Lake swimming invigorating and magical

Claire O'Connell: "I call the Sunday swimming my prayer morning." Photo: supplied
Claire O'Connell: "I call the Sunday swimming my prayer morning." Photo: supplied

Annette Lees had a personal quest to swim every day for a year in the natural waterways of New Zealand. Her experiences are recorded in the recently published Swim.

Along the way, locals shared their stories of swimming in our rivers, lakes and seas.  Claire O’Connell, a Lake Wanaka year-round skin swimmer, explains her love of cold water.

The lake's quite cold in winter. There is sometimes ice around the edges. But because it's very deep, the bottom's below sea level so the body of the lake doesn't change temperature very much. It can be seven or eight degrees in winter. Mostly its around 12 degrees. A good wind will mix it all up.

I used to wear a wetsuit in winter, but not any more. I'm now a committed skin swimmer with two winters under my belt. And I love it. It's absolutely freezing when you get in, takes a few minutes for your skin to go numb so you can't feel the cold, then it's just magic. The water tastes different in winter. You can taste the ice. The lake is usually flat and clear. There is no-one much out there. And when you get out, it's the most amazing sensation. Your whole body is alive. I think it's a form of what is now called mindfulness, you're so in the moment. I can't swim for quite so long in the winter without a wetsuit, probably 30 minutes maximum. I do get some long swims in in the summer over two hours.

I see fish, the occasional eel. One fish is a friend of mine. It lives about halfway along the buoy line. There is a pair of crested grebes out there. One of them will come within a metre of me to have a look. One day they were diving and fishing underneath me, and then popped up directly beside me. They're beautiful birds.

Swim: A year of swimming outdoors in New Zealand, by Annette Lees, published in paperback by...
Swim: A year of swimming outdoors in New Zealand, by Annette Lees, published in paperback by Potton & Burton. RRP: $39.99
Once we boated up to Mou Waho Island, climbed the hill on the island, and swam across the lake to the little island in that lake. Then I was swimming in a lake on an island in a lake on an island. And I swim where the Matukituki River comes into Lake Wanaka. There's a sharp drop-off there, a very deep hole that is white and clean and sandy from the floodwaters that come down the river and scour it out.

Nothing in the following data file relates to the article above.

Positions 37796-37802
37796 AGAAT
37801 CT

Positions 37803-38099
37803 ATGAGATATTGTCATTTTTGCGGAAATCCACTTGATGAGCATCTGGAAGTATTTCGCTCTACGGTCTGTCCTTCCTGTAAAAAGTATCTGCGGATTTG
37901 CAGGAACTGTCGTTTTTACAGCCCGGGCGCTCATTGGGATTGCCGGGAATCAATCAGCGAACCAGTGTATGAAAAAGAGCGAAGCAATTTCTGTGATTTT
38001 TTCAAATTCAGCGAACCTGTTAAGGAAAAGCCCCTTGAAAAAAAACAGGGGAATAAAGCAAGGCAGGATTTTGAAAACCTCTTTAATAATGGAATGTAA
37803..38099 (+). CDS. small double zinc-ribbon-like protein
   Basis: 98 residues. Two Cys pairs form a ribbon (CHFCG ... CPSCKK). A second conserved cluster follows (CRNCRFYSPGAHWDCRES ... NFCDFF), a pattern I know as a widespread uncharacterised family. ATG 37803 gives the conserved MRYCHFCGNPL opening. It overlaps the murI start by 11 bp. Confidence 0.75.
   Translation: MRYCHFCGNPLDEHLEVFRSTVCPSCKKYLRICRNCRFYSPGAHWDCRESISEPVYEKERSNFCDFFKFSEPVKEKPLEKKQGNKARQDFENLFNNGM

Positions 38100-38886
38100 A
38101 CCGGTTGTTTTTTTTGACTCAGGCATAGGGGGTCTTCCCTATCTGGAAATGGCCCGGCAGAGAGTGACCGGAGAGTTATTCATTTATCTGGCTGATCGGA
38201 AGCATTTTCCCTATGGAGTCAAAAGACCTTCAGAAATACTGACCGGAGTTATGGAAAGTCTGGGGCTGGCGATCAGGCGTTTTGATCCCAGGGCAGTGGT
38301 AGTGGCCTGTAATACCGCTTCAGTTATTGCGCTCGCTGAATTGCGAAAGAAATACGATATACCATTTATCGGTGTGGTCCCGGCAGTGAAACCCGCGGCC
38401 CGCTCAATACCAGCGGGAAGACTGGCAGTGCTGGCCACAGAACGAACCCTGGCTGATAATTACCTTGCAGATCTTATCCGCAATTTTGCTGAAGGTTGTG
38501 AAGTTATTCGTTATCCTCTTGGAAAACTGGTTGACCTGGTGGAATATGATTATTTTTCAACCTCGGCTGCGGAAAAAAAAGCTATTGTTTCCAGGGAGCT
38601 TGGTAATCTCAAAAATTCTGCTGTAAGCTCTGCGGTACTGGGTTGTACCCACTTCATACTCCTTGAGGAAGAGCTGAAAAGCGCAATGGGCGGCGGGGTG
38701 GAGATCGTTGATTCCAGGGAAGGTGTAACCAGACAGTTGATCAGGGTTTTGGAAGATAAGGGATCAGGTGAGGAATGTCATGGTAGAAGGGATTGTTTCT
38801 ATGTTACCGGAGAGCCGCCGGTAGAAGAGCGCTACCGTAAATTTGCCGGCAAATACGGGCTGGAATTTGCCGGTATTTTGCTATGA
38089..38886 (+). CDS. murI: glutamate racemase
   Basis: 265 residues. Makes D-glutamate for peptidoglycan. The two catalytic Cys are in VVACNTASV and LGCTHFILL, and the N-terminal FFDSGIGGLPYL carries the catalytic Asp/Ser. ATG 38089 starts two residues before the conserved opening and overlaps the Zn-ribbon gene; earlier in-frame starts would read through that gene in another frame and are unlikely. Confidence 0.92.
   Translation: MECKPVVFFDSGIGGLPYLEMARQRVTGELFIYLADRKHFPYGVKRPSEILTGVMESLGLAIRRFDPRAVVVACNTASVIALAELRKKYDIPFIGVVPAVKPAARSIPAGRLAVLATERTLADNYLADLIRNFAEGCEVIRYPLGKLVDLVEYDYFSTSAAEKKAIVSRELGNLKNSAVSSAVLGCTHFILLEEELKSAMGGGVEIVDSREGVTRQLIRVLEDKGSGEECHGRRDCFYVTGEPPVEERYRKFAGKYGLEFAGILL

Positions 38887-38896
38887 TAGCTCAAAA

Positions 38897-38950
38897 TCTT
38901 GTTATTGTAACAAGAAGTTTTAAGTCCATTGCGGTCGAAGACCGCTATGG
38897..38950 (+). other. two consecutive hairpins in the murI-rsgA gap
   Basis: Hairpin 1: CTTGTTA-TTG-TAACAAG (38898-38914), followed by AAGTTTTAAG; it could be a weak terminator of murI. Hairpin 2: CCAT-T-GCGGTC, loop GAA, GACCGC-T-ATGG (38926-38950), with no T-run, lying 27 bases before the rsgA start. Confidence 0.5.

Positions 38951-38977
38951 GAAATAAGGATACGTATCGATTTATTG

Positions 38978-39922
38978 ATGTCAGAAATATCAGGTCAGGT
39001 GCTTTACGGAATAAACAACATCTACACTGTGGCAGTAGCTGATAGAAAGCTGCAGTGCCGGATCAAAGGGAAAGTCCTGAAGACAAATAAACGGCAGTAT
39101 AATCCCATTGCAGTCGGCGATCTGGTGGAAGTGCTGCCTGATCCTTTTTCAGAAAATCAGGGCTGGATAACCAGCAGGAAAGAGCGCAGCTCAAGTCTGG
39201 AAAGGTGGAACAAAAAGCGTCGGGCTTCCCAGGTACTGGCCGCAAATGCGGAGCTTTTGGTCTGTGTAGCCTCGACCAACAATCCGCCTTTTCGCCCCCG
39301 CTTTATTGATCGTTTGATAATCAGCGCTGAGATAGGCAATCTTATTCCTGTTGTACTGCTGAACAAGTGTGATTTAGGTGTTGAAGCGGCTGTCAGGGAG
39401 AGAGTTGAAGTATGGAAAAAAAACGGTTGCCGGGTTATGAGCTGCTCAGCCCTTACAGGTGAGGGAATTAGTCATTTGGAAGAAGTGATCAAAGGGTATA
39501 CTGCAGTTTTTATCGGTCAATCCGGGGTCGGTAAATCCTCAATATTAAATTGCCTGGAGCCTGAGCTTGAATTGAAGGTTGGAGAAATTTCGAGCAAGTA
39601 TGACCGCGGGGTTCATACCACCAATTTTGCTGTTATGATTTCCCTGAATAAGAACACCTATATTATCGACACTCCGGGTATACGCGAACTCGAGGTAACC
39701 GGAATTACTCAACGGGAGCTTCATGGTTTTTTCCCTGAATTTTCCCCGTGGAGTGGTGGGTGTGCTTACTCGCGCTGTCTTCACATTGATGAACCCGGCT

I've swum in Lake Ohau. It is a very blue lake. We swam straight out because I wanted to see if it stays that intense blue, and it does. You can't see your feet in the aqua-blue water. You can taste the silty gravelly flavour of the water.

I love the chop on the lake. It's different to the sea. That's a deep rolling kind of chop. The chop on the lake is shallow. Your hand can be driven in two or three different directions. You can sense when the next one is coming. It's wonderful. You can lie on it and let it toss you about.

The first time I swam in the lake it was for the Wanaka Challenge. I panicked. I hated the crowds in the water. I got asthma and couldn't swim. I nearly drowned. Two friends had to bring me back to shore. It can be terrifying, because you can't see, you're out of your depth. It wound me up a lot. After that I thought, I need to learn to swim. I learned it's all in your head. You have to calm down, get used to the chop, get used to the cold. I did the Challenge the next year and I was OK. I was last back in, but I didn't care.

I call the Sunday swimming my prayer morning. You can't hear anything. It is a very different space, a very meditative space. It's just gorgeous. I can swim forever. Cold water is lovely.

 

Claire O'Connell: "I call the Sunday swimming my prayer morning." Photo: supplied
Claire O'Connell: "I call the Sunday swimming my prayer morning." Photo: supplied

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